Dynamically resize visible text and append dot dot dot (like gmail subject lines.. ) how to question

Discussion in 'Javascript' started by jawolter@gmail.com, Dec 12, 2005.

  1. Guest

    I have a list of links that are sometimes too long to display on a
    given screen. I want to trim the ends of them if they are too long, and
    show dot dot dot. If the browser is widened, though, and there is more
    room, i want to see all the link.

    I want to have 1 line of text that is say 40% of the screen. When
    someone enlargens the browser window, it shows more of the text.

    If the text is longer than the 40% I want to trim it and display dot
    dot dot.

    So an example

    when the page is narrow:

    | |
    |Tracing the effe...|
    | |

    widen the browser:

    |
    |
    |Tracing the effects of migratory fowl on gmail usage |
    |
    |

    I'm having a really hard time thinking of good search keywords. I
    haven't found anything yet. I've tried searching for:
    concetanate javascript text dynamically
    visible text area resize javascript
    span text resizes with browser
     
    , Dec 12, 2005
    #1
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  2. jcobbers Guest

    I keep looking.

    I found a <nobr> tag that prevents text from breaking, no matter how
    long it is. Could I have that in a span (or use some other css property
    to prevent line breaks) and enclose it in a span.

    Somehow it would work like the sliding doors css button methodology.
    You would only see what fits out the "door" and anything longer would
    get a dot dot dot and would not show...
     
    jcobbers, Dec 12, 2005
    #2
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  3. RobG Guest

    Re: Dynamically resize visible text and append dot dot dot (likegmail subject lines.. ) how to question?

    jcobbers wrote:
    > I keep looking.
    >
    > I found a <nobr> tag that prevents text from breaking, no matter how
    > long it is. Could I have that in a span (or use some other css property
    > to prevent line breaks) and enclose it in a span.


    No, don't use that. <nobr> was a Netscape invention that never made it
    into any W3 HTML specification. The closest similar thing is the
    deprecated 'nowrap' attribute for TR and TD elements (but don't use that
    either).

    Another kludge to stop wrapping is to replace all spaces with &nbsp; -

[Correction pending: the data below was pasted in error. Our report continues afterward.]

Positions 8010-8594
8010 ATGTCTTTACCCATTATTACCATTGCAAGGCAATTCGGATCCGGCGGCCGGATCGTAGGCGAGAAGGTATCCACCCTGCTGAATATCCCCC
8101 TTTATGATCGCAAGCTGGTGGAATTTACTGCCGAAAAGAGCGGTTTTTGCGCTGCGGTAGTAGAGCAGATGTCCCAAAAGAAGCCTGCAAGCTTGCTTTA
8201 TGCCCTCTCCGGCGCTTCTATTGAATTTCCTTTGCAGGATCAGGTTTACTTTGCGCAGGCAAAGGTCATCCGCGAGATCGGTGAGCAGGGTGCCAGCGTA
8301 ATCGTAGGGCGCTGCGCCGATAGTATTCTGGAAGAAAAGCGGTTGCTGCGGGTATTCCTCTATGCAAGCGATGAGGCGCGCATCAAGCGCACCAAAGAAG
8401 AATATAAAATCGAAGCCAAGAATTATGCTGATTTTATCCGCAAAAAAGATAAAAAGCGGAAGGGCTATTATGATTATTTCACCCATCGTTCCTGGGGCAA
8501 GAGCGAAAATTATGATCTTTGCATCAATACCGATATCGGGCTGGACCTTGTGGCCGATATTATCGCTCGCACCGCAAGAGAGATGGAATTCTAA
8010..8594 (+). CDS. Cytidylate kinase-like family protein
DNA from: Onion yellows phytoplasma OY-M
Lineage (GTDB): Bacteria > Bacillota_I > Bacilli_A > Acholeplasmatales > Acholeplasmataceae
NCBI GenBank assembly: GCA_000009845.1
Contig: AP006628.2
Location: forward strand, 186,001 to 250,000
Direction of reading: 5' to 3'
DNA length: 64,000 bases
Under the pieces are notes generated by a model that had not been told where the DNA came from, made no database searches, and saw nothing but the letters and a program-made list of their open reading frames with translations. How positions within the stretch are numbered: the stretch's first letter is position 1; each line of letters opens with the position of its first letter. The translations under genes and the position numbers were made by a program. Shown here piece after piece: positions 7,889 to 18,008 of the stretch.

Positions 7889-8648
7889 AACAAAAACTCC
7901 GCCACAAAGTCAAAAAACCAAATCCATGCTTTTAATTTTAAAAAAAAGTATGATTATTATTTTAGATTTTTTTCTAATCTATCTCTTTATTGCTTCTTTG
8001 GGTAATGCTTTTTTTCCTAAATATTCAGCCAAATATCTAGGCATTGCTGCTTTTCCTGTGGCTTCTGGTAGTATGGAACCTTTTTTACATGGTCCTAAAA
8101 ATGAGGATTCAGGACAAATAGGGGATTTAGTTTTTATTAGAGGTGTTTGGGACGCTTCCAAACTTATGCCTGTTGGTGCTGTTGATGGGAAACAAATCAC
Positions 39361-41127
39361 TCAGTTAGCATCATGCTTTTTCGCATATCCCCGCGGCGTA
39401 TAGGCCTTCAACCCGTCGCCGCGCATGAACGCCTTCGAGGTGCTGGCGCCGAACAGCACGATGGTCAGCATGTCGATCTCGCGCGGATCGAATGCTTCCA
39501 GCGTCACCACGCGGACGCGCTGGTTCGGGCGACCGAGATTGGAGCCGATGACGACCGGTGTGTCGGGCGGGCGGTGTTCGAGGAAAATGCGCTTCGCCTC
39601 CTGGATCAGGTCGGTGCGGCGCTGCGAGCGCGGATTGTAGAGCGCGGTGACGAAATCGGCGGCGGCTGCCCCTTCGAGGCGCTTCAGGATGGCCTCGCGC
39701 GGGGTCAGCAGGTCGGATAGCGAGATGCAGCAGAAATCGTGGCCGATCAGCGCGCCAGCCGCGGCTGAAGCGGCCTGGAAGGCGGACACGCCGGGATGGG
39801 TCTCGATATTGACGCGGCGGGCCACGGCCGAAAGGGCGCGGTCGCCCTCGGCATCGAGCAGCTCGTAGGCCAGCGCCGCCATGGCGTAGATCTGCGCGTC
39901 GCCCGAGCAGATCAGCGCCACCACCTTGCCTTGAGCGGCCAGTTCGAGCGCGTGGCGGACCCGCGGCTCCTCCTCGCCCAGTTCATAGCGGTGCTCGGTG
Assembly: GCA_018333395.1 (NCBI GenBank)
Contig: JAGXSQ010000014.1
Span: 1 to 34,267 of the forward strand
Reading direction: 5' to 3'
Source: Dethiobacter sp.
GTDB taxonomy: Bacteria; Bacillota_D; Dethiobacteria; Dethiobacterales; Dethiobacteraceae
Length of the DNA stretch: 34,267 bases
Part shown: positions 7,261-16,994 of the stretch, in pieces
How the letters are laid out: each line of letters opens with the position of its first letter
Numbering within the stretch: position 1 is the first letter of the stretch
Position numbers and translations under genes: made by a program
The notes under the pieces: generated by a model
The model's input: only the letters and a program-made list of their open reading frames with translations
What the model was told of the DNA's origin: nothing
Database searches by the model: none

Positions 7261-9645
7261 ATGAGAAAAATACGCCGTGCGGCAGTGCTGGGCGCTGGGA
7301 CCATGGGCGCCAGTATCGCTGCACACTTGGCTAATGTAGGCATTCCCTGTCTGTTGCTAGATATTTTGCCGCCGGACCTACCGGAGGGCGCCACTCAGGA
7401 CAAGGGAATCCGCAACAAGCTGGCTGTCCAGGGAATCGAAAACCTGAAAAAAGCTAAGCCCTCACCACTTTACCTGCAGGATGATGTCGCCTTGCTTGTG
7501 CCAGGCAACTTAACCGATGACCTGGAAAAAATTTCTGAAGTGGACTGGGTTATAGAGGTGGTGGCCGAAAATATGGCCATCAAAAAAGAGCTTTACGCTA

but I wouldn't suggest that either.

    The correct way to stop wrapping is to set the CSS 'white-space'
    property to 'nowrap':

    <URL:http://www.w3.org/TR/CSS2/text.html#propdef-white-space>


    There is no reasonable way to determine if a character string is too
    long to fit within an element that will work in a good number of
    browsers. You might try asking in a CSS group.

    Anyhow, here is a script that does it in IE and Firefox, it's just shows
    a method, you'll need to clean it up with feature detection and make it
    degrade gracefully. You could run it onload and onresize.

    I may well leave a space between the last letter or digit and the
    ellipsis, that shouldn't happen so you should clean that up.


    <script type="text/javascript">

    function trimMenu(id)
    {
    var d = document.getElementById(id);
    var spans = d.getElementsByTagName('span');
    for (var i=0, len=spans.length; i<len; ++i){
    addEllipsis(spans);
    }
    }

    function addEllipsis(d)
    {
    var x = d.parentNode.offsetWidth;
    var txt = d.firstChild.data;
    while (x < d.offsetWidth){
    txt = txt.substring(0,txt.length-1);
    d.firstChild.data = txt + '\u2026';
    }
    }

    </script>

    <!-- Style attribute wrapped for posting -->
    <div id='divA')
    style="border:1px solid blue; width:100px; white-space: nowrap;
    overflow: hidden;">
    <span>Here is some too-long text</span><br>
    <span>Another bit of too-long text</span><br>
    <span>Yup, too-long text</span><br>
    </div>
    <input type="button" value="Trim menu items"
    onclick="trimMenu('divA')">



    --
    Rob
     
    RobG, Dec 12, 2005
    #3
  4. wrote:

    [snip]
    > I have a list of links that are sometimes too long to display on a
    > given screen. I want to trim the ends of them if they are too long, and
    > show dot dot dot.


    [snip]